NRC adopts new 10-year plan
24 Jun 2021, 9:57 AM
A raft of new initiatives to create greater community resilience, improve freshwater health, and realise our region’s collective potential have been adopted in Northland Regional Council’s Long Term Plan 2021-2031.
Chair Penny Smart says the council will spend over $243M over the next three years, with significant boosts to biosecurity, managing water catchments, and building resilience to climate change.
“We’ve developed this plan in response to the views of our communities, legislative changes from central government, and work we know needs to be done,” says Chair Smart.
“It’s been a delicate balancing act and we are confident that we’ve settled on the best combination of work programmes to serve Northland’s diverse needs.”
Under the new plan, which was finalised by council on Tuesday 22 June 2021, the council will spend $5.63 million over the next three years on science, planning and compliance to address water health. A further $6.18M ($907,000 more than proposed) will be spent over the same period on managing our water catchments, including significant new funding for the Kaipara Moana Remediation programme, and support for farm planning, and an extra boost for council’s environmental fund.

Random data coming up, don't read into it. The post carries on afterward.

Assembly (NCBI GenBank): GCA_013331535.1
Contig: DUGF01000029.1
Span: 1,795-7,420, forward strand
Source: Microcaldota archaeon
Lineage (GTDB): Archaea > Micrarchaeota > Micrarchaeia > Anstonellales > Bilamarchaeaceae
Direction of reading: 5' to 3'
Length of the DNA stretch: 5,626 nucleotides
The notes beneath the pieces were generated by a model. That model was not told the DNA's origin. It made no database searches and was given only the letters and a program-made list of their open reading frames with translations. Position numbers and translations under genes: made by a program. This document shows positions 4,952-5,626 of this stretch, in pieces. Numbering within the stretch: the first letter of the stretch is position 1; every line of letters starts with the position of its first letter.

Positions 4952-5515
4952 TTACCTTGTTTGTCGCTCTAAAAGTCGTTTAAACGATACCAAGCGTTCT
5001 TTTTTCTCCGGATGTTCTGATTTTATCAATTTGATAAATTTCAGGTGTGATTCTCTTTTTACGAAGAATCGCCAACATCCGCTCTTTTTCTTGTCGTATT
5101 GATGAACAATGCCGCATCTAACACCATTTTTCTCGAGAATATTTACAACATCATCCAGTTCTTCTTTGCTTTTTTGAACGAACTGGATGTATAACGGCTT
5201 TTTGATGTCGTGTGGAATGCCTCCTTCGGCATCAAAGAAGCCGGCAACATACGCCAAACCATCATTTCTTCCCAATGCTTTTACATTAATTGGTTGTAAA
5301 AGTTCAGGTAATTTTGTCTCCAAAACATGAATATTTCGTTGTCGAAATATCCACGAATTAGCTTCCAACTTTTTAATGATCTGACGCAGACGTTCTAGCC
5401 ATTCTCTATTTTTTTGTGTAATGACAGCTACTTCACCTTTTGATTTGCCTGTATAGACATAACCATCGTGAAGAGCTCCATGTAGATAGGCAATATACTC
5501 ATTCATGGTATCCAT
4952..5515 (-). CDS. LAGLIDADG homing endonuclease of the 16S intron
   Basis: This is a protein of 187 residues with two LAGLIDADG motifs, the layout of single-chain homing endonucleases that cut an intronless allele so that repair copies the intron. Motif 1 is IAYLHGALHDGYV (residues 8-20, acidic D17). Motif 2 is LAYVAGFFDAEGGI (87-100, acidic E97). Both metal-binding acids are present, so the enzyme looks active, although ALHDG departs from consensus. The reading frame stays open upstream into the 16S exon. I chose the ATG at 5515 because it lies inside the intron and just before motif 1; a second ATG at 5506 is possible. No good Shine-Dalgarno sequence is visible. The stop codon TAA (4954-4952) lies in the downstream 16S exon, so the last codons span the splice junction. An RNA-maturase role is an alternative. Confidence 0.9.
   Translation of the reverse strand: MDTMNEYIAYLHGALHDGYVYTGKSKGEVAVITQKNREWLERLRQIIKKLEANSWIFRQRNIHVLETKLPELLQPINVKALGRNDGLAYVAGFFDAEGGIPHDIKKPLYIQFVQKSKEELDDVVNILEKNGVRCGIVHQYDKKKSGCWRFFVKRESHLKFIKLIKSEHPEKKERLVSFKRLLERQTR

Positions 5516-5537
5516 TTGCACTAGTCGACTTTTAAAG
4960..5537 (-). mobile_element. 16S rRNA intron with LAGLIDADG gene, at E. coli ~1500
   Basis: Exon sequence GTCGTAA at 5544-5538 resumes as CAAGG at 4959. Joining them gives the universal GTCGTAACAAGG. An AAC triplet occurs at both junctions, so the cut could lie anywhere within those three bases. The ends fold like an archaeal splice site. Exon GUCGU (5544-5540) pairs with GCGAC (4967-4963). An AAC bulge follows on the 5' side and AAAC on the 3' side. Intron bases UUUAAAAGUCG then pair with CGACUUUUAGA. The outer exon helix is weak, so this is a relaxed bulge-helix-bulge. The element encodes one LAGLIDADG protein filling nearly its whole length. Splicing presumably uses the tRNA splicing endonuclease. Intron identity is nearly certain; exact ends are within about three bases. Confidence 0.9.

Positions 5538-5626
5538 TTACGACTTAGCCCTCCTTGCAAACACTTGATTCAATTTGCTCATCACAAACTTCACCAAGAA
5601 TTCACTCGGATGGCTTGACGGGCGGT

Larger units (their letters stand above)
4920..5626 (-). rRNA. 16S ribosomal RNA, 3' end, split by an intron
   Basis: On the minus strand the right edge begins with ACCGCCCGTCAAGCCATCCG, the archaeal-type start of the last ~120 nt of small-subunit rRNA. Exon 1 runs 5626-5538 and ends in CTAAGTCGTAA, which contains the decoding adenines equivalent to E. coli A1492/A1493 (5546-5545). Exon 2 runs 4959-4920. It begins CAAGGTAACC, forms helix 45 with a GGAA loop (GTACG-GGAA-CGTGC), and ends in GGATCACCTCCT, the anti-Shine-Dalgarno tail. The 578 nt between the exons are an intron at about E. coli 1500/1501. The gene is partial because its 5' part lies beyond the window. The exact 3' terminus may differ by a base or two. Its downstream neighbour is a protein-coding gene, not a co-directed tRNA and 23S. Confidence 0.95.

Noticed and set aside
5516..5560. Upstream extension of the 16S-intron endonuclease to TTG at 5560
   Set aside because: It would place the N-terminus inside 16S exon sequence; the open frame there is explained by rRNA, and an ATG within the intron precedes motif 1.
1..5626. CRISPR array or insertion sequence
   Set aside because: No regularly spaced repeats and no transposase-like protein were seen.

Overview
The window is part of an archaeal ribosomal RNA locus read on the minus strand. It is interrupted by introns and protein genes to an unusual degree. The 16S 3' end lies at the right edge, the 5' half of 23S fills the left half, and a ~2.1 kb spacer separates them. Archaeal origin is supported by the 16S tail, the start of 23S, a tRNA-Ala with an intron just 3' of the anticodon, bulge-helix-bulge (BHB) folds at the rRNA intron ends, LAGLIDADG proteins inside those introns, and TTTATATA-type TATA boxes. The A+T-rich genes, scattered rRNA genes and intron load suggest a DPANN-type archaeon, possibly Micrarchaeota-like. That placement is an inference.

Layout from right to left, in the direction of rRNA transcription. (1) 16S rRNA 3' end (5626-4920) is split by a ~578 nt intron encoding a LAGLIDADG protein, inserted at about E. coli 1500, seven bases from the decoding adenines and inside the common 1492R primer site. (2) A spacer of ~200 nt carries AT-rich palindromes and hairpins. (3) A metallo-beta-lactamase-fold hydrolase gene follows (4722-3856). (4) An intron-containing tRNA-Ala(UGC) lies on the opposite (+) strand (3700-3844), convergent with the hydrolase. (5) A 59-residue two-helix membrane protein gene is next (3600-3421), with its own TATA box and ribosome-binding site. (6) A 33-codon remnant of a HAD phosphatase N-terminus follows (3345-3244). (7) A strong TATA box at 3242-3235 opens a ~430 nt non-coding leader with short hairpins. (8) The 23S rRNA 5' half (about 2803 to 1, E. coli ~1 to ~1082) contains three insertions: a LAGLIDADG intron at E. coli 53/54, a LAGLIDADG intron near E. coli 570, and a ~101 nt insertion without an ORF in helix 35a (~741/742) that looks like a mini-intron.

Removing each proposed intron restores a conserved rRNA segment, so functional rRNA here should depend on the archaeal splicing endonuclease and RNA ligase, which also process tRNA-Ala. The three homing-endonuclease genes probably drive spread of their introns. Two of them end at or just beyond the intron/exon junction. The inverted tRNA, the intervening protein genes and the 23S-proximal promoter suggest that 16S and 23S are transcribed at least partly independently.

Another $3.28M will be spent over three years on land-based biosecurity ($771,000 more than proposed), $627,000 on biodiversity and $2.16M on climate change initiatives.
With some of the new spend able to be covered by increases in council’s investment revenue, increases to rates were able to be kept close to what was proposed, and even less in outer years. Overall, the council’s rates bills will increase 21% percent in year one of the Long Term Plan, an average increase of about $83 per ratepayer. This will be followed by increases of 14% in year two and 9% in year three.
Councillors collectively believe the increase is necessary for Northland to stay strong and continue growing in changing times, says Chair Smart.
“We weighed up the impact of this cost on ratepayers carefully, but ultimately, we know that we need to do this work now in order to create a healthy environment, strong economy and resilient communities.”
During an official consultation period, staff and councillors ran seven ‘Have Your Say’ events around the region. The council received 171 submissions on its LTP consultation document.
“In a time when many other plans were also out for consultation, we are grateful that people found time to kōrero with us, in person at our region-wide ‘Have Your Say’ events and in various ways online,” says Chair Smart.
“The submissions we received were generally supportive of the proposed work and reinforced the feedback from our early consultation in August 2020.”
One area of consultation that divided opinion across communities was the proposal to grant $14M for the fit-out of the proposed Oruku Landing Conference and Events Centre (Oruku Landing).
After careful consideration, council decided to instead approve a $6M grant in 2023/24, subject to a suite of conditions being met. These include ongoing financial commitment from Whangarei District Council and Crown infrastructure partners, and detailed design and costings being provided.
More information on the regional council’s Long Term Plan 2021-2031 can be found on its website at www.nrc.govt.nz/futureplan